Years ago I worked for the splendidly eccentric head of a Covent Garden ad agency who left me an equally splendid legacy. Whenever we were stuck on formulating a strategy, plotting a campaign or devising a unifying concept, his solution was simple. It consisted of dropping everything and going to visit a gallery, a museum or some other rich source of visual stimulus: refreshing the mind via the eye. “My darling, my darling!” he’d yell, clapping his hands for the attention of a large – and, saving my presence, imaginary – audience and blowing extravagant kisses. “We’re going to Sir John Soane’s Museum”, he’d announce, “come on, Minnie.” And I’d lope breathlessly after his Hitchcockian form as he breasted the crowds with imperiously single-minded speed like some grossly inflated Wodehousian aunt.
That ploy of his, it worked every time. The displacement, the displays of curios or pictures worked some kind of alchemy on the brain, turning blank space into feasible ideas or at the very least inducing delight sufficient to lift the spirits to a level where constructive optimism could kick in. I use it still. Nature, of course, works just as well as works of art.
But art and nature combined work wonders. As I discovered for myself years after I’d left the agency in Covent Garden when, faced with a work-related conundrum, I headed for the National Gallery. There by chance the curators were featuring an introduction to the work of Luis Melendez, a Spanish master of still life painting. Unfamiliar with his work, I wandered over and found myself instantly entranced, struck immediately by how easy it was to enter his world – despite the evident complexity of his compositions. The way Melendez lit his arrangements was extraordinarily skilled, drawing the viewer in, leading the eye effortlessly and encouraging it to linger luxuriantly. His gorgeous autumnal palette in fact consisted of a small range of the more readily-available therefore cheaper pigments (Melendez died before synthetic pigments became available); but you’d never know from the way Melendez used it. And all this skill deployed to depict humble, domestic objects and foodstuffs, fruit and vegetables making them worthy of our attention, our scrutiny and our deepest appreciation.
“Stop for a moment,” says Melendez, “look. No. Really look!” And you do, so authoritative and mesmerising is his style,
transforming common objects into art, showing us their true beauty. Hyper-real, yet surreal – as where the lemon poised on the corner of a humble wooden kitchen table in one of his canvases (on right) looks set to tumble. Looking at it, you’re tempted to reach out a hand. Smiling, you acknowlege the artist’s trick, and allow your eyes to follow the lines, feast on the variety of textures and glory in the colours of these beautiful compositions. Not only merely accessible, these works are friendly, companionable – they invite, there being nothing within them of the admonitions inherent in still life paintings of earlier periods. Melendez’ work is, thankfully, devoid of any blank-eyed grinning memento mori.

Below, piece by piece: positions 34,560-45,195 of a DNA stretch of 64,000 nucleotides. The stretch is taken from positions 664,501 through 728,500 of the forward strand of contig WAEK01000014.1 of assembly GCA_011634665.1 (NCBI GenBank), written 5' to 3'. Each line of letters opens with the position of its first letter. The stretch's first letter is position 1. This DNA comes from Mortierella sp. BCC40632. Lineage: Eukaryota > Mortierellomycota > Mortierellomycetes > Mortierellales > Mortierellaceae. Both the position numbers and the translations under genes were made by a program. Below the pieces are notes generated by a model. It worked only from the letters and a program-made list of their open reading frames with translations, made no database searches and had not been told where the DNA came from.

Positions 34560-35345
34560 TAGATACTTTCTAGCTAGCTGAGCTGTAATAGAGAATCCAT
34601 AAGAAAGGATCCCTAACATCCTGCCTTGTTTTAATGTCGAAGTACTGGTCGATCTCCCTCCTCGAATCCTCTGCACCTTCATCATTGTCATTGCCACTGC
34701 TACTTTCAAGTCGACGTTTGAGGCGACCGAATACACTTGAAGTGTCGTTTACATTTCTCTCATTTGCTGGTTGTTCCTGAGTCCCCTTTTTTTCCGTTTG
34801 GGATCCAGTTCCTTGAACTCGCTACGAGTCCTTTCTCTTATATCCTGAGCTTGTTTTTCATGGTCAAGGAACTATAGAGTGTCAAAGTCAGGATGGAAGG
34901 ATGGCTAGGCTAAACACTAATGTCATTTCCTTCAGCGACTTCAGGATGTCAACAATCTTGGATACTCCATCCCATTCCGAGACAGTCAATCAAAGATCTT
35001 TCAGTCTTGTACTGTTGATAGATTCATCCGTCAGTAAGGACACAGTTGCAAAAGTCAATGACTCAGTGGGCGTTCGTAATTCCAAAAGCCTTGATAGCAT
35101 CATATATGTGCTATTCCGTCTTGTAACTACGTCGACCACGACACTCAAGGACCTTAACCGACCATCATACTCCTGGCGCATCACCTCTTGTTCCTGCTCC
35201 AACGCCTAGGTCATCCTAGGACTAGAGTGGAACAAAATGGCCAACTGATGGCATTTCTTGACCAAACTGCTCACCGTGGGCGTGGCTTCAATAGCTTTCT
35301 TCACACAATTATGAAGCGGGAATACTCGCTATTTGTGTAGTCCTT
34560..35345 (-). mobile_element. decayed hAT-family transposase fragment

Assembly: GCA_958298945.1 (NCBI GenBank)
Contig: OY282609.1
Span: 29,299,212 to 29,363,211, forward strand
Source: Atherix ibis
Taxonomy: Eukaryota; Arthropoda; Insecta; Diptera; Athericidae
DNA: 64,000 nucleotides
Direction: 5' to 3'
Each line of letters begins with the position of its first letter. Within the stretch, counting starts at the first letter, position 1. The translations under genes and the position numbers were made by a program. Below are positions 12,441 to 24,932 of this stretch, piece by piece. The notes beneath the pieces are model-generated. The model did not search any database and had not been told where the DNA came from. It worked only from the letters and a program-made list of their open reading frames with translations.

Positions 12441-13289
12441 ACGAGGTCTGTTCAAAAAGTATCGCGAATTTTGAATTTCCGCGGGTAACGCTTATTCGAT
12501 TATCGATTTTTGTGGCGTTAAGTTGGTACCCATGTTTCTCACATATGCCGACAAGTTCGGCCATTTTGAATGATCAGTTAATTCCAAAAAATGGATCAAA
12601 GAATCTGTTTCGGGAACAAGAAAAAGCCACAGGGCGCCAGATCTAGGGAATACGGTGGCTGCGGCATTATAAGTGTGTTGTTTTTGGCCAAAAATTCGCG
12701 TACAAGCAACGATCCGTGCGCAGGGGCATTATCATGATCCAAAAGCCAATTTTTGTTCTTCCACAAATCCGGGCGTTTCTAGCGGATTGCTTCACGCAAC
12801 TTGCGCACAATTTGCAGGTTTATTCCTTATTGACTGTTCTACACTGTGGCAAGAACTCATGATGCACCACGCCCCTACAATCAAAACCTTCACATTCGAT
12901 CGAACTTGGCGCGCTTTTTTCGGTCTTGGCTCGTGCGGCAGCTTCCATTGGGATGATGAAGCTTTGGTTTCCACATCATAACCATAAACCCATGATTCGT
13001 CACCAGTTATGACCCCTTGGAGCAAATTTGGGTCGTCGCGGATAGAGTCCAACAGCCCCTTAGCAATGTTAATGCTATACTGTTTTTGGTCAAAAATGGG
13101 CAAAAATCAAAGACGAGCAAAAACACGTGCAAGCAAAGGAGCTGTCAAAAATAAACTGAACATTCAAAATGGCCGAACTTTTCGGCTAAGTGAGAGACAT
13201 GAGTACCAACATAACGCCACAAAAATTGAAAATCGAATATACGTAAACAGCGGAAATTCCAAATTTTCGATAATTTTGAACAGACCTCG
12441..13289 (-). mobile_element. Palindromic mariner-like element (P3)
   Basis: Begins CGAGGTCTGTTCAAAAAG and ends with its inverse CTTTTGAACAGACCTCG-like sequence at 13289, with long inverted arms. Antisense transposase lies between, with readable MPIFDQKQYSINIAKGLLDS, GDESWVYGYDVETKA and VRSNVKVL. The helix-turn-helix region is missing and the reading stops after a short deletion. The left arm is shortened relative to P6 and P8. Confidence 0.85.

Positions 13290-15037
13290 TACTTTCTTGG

Now look at him – below, from the Musée du Louvre, is a self-portrait of the artist dating from 1746-7 when he would have been about 30 years old. That firmly confident posture, those intense dark eyes with their steady focus, the unflinching engagement with what is there combined with an equal reverence for beauty: it’s all present in this portrayal of a young man confident of his
powers, callow youth put aside and the future regarded with a worldly yet sanguine eye. This is far from the type of posturing characteristic of the high romantic era (pick a portrait, almost any portrait). This young man knows who and what he is – and his only concern is to fulfil that promise. Born in 1716 into a family of painters, painting must have seemed as natural to this talented artist as breathing. Once ensconced in the Academy in Madrid and showing great flair as a figure painter, Melendez seemed set fair for a lucrative career as a court artist and a life of comfort.
Sadly, he was de-routed due to a petty dispute between his father and the very Academy which Melendez père had helped to found. Thrown out of the Academy, barred from royal commissions, Melendez paid for this minor dispute all the rest of his life. Yet his rôle in the scenario was a mere walk-on part – literally, for he was the one who delivered the
offending letter penned by his father. Melendez took to wandering between Spain and Italy, scratching a living. One of the reasons he took up still life painting was that it didn’t require a commission and could be sold relatively easily. I suspect it might be entirely characteristic of him that he engaged in and with still life so completely, devoting to it all of his skills and vision. However humble the form, Melendez gave it not only his entire attention but imbued it with reverence.
He died destitute in 1780, his enormous talent unrecognised. But he left us about 100 paintings, mostly from the last 20 years of his life, 39 of which hang in Spain’s national museum of art – the Prado. They all display the same gleaming richness, gentle humility and devotion to all the beauty hiding in plain sight. And they are all technically assured to the highest degree. But I can’t help wondering what he might have achieved – this most misleadingly simple, quietly complex of 18th century masters – had some over-privileged patron bothered to give Melendez the chance he desired and deserved.
(All images courtesy of Commons Wikimedia)
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